Availability and scalability are business opportunities
We often think of scalability and availability as limitations, but Paolo believes this is the wrong idea. Rather than thinking of them as areas where you can only stand to lose, he says, "you should ask: how much can the business gain if it chooses to be highly available?" With digital channels taking over more and more of the customer journey, having infrastructure that’s ready to scale with peaks in demand means you’re serving more customers, whatever comes your way. Digital brings the possibility of new and better ways to be available. While you might be prepared for big events like Black Friday or Cyber Monday, there will always be unforeseen events and circumstances – something we all know from 2020. You want to be able to scale and operate without fail to serve your customers the moment they need you, no matter what arises.
One thing is for sure: the rate of change that we've experienced in the past year is here to stay, and it's a critical factor in designing your stack. "Digitization has an accelerating effect. Everything will come at us much quicker. We're all much more connected, and things can build up critical mass much quicker; things can change a lot quicker," he says. Paolo gives the example of electric cars. It seemed super slow for decades and then it started trickling in. Soon, electric cars will dominate the market. It was a slow burn that turned into a wildfire. Like many digital leaders we’ve interviewed, Paolo echos the same sentiment — the only constant is change. And change is happening a lot quicker than it was before.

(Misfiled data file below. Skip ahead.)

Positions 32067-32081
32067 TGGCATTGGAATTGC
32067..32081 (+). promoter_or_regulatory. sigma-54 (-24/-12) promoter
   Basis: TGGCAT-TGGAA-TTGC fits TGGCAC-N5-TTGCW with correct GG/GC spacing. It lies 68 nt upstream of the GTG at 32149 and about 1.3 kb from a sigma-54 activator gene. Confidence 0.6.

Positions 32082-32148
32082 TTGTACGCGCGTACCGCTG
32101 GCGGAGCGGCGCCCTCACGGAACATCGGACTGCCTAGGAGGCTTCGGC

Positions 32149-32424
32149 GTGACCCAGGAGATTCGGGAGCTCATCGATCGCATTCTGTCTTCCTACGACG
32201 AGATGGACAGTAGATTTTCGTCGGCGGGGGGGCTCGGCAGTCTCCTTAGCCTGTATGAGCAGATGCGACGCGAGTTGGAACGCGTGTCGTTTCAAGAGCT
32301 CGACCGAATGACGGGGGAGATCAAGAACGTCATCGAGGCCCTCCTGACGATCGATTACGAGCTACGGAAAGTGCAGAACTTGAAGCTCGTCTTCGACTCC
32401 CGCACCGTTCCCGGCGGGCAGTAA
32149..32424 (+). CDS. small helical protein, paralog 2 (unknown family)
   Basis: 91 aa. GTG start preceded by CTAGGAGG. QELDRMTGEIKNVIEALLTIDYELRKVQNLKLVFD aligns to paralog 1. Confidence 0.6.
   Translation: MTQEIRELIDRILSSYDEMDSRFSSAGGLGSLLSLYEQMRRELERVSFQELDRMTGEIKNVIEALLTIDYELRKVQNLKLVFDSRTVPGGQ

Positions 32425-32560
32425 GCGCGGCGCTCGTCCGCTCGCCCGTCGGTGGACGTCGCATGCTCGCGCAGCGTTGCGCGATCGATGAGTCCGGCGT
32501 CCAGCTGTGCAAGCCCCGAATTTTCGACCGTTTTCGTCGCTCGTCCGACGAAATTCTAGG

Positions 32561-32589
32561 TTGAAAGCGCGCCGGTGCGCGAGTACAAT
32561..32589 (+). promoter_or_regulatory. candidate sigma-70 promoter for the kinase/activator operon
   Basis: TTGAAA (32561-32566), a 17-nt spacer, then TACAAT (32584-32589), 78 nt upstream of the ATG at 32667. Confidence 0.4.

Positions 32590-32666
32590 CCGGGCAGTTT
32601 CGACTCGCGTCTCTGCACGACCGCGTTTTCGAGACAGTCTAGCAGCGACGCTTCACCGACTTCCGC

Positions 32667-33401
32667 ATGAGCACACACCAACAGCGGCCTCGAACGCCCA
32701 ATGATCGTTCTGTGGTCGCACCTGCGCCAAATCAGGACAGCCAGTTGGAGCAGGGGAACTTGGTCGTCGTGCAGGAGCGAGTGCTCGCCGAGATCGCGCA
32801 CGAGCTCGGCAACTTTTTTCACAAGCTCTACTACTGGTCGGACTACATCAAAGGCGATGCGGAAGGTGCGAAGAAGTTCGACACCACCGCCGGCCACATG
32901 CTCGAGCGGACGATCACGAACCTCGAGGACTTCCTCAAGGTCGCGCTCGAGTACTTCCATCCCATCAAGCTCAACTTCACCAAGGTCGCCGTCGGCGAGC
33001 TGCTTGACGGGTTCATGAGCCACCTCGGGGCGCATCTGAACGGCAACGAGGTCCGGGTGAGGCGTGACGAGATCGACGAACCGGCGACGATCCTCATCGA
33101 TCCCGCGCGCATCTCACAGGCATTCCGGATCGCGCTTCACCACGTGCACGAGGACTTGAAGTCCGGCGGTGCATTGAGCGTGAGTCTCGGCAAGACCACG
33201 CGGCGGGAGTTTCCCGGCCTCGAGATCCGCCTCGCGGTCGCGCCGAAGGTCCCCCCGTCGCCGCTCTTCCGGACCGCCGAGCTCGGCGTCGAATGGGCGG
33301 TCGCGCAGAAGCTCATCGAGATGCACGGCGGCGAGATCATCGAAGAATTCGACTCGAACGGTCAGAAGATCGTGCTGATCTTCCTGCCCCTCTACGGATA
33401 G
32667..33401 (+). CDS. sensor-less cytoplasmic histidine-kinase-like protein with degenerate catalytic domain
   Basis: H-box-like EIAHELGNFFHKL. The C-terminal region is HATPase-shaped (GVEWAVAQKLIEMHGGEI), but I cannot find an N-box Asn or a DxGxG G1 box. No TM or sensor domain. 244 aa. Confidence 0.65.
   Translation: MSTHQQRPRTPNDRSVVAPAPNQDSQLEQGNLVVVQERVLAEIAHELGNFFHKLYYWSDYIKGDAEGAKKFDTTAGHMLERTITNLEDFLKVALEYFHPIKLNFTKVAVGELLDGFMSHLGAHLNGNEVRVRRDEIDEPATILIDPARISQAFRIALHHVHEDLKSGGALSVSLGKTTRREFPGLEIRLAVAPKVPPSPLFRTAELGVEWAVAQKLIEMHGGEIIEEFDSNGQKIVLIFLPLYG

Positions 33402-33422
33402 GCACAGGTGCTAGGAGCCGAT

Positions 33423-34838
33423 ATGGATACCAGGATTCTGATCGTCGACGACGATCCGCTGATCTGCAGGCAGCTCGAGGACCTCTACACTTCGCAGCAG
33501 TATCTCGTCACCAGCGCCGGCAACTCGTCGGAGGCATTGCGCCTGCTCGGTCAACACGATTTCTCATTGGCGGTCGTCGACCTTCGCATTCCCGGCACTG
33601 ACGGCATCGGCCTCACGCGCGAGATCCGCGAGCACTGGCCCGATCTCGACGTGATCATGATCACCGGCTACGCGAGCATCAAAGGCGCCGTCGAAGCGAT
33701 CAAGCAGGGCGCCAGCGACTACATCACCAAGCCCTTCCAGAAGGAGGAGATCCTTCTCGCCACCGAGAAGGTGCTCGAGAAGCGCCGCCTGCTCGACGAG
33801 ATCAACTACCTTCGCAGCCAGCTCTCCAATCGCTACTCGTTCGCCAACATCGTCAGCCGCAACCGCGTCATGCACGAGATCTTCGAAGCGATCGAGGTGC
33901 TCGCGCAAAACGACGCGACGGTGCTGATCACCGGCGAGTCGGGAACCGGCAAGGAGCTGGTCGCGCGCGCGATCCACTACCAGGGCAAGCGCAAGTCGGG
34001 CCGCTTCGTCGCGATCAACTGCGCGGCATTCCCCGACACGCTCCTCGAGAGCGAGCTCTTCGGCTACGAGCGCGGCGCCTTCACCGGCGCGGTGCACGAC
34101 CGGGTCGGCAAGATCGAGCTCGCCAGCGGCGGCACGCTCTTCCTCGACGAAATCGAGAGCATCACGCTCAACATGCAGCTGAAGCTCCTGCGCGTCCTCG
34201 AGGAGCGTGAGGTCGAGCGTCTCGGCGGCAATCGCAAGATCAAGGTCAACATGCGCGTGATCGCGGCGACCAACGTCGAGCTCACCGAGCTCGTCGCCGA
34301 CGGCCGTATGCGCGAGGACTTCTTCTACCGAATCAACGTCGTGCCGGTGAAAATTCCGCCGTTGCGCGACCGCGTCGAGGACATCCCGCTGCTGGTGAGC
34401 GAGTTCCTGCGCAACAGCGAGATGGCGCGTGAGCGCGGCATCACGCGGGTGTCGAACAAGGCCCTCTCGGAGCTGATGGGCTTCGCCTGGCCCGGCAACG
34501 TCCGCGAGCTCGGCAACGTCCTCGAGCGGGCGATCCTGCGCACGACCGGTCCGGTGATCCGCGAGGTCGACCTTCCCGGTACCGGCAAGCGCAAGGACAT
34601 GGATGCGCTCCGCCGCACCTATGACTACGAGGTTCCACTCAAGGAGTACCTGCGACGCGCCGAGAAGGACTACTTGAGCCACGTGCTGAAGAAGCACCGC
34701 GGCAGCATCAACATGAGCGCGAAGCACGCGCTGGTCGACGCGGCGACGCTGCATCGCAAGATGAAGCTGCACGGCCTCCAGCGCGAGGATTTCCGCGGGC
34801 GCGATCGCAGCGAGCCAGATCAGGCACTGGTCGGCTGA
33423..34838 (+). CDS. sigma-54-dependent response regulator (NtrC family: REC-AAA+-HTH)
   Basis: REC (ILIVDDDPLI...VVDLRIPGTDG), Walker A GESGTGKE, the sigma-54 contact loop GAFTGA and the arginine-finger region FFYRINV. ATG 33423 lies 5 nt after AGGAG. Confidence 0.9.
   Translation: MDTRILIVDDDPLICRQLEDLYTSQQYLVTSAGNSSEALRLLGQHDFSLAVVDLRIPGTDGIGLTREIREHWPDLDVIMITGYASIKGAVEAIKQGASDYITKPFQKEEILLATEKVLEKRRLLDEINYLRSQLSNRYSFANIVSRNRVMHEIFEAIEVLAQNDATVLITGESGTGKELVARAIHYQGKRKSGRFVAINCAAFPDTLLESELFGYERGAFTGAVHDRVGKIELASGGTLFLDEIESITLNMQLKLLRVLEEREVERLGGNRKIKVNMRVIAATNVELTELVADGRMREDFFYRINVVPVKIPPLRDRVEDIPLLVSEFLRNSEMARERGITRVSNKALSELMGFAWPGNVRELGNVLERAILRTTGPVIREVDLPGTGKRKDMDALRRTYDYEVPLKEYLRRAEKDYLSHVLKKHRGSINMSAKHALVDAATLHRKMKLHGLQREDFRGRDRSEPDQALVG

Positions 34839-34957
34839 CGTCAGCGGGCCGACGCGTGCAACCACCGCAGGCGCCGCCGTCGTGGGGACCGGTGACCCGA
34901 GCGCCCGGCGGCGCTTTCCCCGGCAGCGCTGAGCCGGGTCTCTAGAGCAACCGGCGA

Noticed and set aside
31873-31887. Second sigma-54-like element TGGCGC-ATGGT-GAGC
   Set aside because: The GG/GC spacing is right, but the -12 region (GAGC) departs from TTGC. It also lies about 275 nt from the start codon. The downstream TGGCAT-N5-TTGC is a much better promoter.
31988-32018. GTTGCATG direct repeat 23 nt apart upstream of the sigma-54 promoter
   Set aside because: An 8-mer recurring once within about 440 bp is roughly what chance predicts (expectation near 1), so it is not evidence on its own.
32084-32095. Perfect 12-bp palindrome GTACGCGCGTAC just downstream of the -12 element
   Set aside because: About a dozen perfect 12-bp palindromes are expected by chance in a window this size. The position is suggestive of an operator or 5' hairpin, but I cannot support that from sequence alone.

For Paolo, what it all comes down to in the end is cultivating a better customer/business relationship. And it's a relationship that's not much different from most — it's built on trust. Customers want more information on what goes on behind-the-scenes. They want to know the processes that go into making the products and services, fulfilment details and they want more support. And importantly, they want this information at the right time. The reward is loyalty and devotion — on a scale that we haven't seen before. There is no room for ambivalence in a world of so much choice.